In November, new home sales increased 17% year over year to a seasonally adjusted annual rate of 719,000 units, according to a Census Bureau report out just before Christmas. This is the strongest home-selling pace in over 12 years. After a decade of sputtering and false starts, things are looking up for the entire homebuilding sector.
A shortage of supply creates an opportunity
There is currently a deep supply/demand imbalance with respect to the U.S. housing market. The latest National Association of Realtors Existing Home Sales report showed that inventory was 1.64 million units, which represents only a 3.7-month supply at the current annual sales rate of 5.35 million units per year. Historically, a balanced market (where supply and demand are matched) would have about 6 months' worth of homes available for sale. Why is there such a shortage with the U.S. housing supply?
One of the biggest reasons is post-asset bubble psychology. After asset bubbles (especially residential real estate bubbles) the losses affect almost all major stakeholders (buyers, sellers, lenders, and regulators) of the asset class in question. Buyers are reluctant to purchase real estate, worrying that it could go down in price. Homebuilders are worried about being stuck with homes they cannot sell, and lenders are reluctant to extend credit to the sector, especially when they are still licking their wounds from losses incurred earlier.
Another major issue for the builders has been a lack of skilled construction labor. Quite simply many of the electricians, plumbers, etc. who were employed during the housing bubble years changed industries as opportunities dried up during the bust. Many found new jobs in the energy sector, which was taking off just as housing was imploding. The labor shortages have been so acute for the construction sector of late that builders have been turning to ex-convicts to help fill jobs.
The company that can find its way past these headwinds to take advantage of the high demand stands to benefit greatly.
A veteran homebuilder adds some 21st-century technology solutions
Lennar is one of the largest homebuilders in the U.S. and is in a great position to be that company. The builder covers all the bases, with offerings for entry-level, move-up, luxury, multi-family, and retirement homes. Starting as a local Miami homebuilder in the mid-1950s, Lennar has grown by acquisition, most recently by merging with CalAtlantic in 2018.
The company does have some unique offerings that help it stand out. Lennar's Everything's Included concept offers what many homebuyers would consider luxury amenities as standard items in the homes it sells through this program. The Next Gen concept in some of its offerings allows for multi-generational living in the same unit.
Lennar has also made some strategic investments in fintech entities to boost its home-selling efforts. One fintech effort is online real estate company Opendoor, which streamlines the homebuying process. Lennar has partnered with OpenDoor for its New Home Trade-Up program. A buyer would choose their Lennar home and then sell their existing home to OpenDoor without the sales hassle of showing the property to potential buyers and/or waiting for a long closing process to run its course. The equity in the existing home would serve as the down payment on the new Lennar home. The industry term for this process is called iBuying. According to Redfin, iBuying has become popular with both Zillow and OpenDoor and recently accounted for more than 10% of all home sales in several early adopter cities. You can find out more about iBuying here: Zillow plans to do to Real Estate what Amazon did to retailing.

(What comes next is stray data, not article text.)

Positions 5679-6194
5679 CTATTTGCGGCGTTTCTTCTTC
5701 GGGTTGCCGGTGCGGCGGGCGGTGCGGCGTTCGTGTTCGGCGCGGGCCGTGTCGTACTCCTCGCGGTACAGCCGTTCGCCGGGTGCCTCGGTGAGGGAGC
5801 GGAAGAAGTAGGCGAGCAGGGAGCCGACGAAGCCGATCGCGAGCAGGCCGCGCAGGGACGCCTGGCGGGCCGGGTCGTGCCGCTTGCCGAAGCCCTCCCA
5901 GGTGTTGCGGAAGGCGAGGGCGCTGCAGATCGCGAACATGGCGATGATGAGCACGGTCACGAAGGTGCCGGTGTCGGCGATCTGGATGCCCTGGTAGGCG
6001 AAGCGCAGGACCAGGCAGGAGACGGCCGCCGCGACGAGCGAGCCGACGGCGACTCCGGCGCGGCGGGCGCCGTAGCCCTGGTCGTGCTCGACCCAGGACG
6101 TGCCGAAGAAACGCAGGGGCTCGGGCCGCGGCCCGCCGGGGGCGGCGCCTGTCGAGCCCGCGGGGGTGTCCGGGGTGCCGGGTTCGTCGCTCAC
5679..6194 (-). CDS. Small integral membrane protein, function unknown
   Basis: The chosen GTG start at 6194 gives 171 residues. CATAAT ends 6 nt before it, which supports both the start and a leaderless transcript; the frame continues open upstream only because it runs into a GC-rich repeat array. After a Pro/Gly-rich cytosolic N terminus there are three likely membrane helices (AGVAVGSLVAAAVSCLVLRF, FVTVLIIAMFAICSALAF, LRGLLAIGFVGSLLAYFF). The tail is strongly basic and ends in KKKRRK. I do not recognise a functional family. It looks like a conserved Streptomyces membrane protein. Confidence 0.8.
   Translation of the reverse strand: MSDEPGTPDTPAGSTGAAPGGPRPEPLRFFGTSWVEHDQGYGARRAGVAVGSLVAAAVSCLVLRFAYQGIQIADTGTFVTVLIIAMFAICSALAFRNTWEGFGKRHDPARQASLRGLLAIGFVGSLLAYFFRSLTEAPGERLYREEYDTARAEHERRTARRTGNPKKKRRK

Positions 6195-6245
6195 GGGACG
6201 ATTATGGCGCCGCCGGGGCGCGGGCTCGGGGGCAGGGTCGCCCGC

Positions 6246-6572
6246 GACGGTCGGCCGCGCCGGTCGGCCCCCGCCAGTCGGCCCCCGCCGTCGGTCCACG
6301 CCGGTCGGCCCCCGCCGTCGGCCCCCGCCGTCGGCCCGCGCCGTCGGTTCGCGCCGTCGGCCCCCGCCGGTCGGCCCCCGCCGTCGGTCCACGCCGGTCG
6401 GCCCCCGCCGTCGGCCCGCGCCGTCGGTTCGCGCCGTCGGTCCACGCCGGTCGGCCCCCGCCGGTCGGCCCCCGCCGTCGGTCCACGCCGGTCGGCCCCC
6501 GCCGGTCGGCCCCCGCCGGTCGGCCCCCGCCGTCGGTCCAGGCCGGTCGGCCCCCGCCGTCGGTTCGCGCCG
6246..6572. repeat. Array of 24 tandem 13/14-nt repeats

Lennar found another fintech asset when it partnered with mortgage tech start-up Blend, which offers a digital mortgage solution. Many mortgage bankers, most notably Quicken Loans, offer the ability to apply for a mortgage directly from a phone or tablet without much of the cumbersome paperwork traditionally associated with the process. Blend is a privately held competitor to Quicken whose software uses what a home buyer's financial institution already knows about the potential borrower's income and assets to quickly calculate how big a loan the applicant could afford. Lennar has partnered with Blend to offer digital mortgages to its customers.
How can an investor take advantage?
If there is such a shortage of available homes, how can an investor play it? The easiest way is probably via the S&P Homebuilder ETF, but that ETF also contains some less direct investments, such as home improvement retailers.
A direct investment in Lennar would be another way to play the situation. Lennar is scheduled to report its full-year earnings on Jan. 8. Wall Street analysts expect revenues of $21.9 billion and earnings per share of $5.53. With the stock trading around $56 per share, that puts Lennar's P/E ratio at just over 10, which is below the sector average of 13. Lennar is priced below the sector mean, yet has some potential upside through its recent efforts to boost its fintech associations. Its stakes in OpenDoor and Blend give the stock some upside if either company takes off.
Basically, Lennar is trading at a discount to its peers and is entering what should be a long multi-year boom in homebuilding which should be a rising tide that lifts all boats. It is rare to get high growth sizzle in the context of a value stock, but Lennar provides that.